A new clause has been added to the Finance Bill 2015-16. It allows HMRC to deduct a 45% rate of corporation tax on compound interest which has been awarded to a company in respect of a restitution claim.

The effect of the clause is to impose a new 45% corporation tax charge on compound interest which has been awarded to a company in respect of a restitution claim, and will be effective for all payments where the liability to pay arises, or an agreement is entered into between HMRC and the company, on or after 21 October 2015.

Accountants RSM have already queried the new measure, they say:

"1. Why should HMRC tax the interest at all? After all, restitution interest was intended to remove from HMRC all of the benefits it had received through the overpayment of tax. Many think that it is a bit rich for HMRC to try to claw 45 per cent of that back now.

2. And why 45 per cent? In the normal way, restitution interest would be taxable at no more than the prevailing rate of corporation tax, currently 20 per cent. In the early 1970s, when the tax problem began, the corporation tax rate was as high as 52 per cent. That subsequently fell with many claims relating to periods when the tax rate was no more than 34 per cent.

Advisers to affected companies are already talking about mounting a legal challenge to the latest changes. But here too the HMRC is one step ahead of them: from 26 October 2015 any payments of restitution interest made by HMRC to the companies will have the tax deducted at source. Once again, the companies will find themselves arguing with HMRC to get back tax securely locked away in HMRC’s coffers. Restitution interest on restitution interest, anybody?"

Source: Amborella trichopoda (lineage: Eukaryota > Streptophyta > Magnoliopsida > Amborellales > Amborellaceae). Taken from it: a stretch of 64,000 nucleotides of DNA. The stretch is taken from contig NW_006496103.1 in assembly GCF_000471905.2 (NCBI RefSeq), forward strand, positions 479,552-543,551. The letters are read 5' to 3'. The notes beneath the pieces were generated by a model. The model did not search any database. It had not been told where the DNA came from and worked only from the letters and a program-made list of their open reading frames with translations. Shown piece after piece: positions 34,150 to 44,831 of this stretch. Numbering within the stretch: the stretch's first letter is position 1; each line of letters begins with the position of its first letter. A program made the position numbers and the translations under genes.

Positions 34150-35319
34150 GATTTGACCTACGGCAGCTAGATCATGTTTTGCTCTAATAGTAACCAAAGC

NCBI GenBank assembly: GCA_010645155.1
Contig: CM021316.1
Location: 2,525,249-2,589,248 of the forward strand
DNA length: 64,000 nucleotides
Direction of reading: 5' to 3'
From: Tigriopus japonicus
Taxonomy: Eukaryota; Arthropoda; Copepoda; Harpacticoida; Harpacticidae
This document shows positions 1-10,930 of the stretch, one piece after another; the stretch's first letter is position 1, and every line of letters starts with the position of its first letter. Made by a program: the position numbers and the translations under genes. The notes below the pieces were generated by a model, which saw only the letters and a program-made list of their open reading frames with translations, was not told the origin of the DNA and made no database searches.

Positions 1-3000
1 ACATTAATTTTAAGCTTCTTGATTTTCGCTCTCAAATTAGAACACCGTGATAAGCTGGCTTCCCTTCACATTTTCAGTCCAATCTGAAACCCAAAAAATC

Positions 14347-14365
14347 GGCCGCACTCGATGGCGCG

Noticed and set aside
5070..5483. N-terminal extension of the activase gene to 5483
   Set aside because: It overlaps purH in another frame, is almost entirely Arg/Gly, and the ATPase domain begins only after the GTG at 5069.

Restitution interest

To be subject to the 45% tax rate, profits must meet the following three conditions:

  • Condition A: the profits are interest in respect of a claim by the company for restitution with regard to either of the following:
    • the payment of an amount to HMRC under a mistake of law relating to a taxation matter, or
    • the unlawful collection by HMRC of an amount in respect of taxation
  • Condition B: either:
    • a court (including a tribunal) has made a final determination that HMRC are liable to pay the interest, or
    • HMRC and the company have entered into an agreement underwhich the company is entitled to be paid the interest 
  • Condition C: the interest due is not limited to simple interest at a statutory rate

Interest includes any amount that is equivalent to interest, that is an amount determined by reference to the time value of money.

A determination is final if it cannot be varied on appeal, for example due to the:

  • absence of right of appeal
  • expiry of a time limit for making an appeal
  • refusal of permission to appeal or
  • abandonment of appeal


The new clause requires HMRC to deduct corporation tax at 45% from interest payments that it makes to companies, and to give them a written notice stating the amount of the payment and the tax deducted.

Small Print

Part 8C, Restitution Interest, will be inserted into the 2010 Corporation Taxes Act.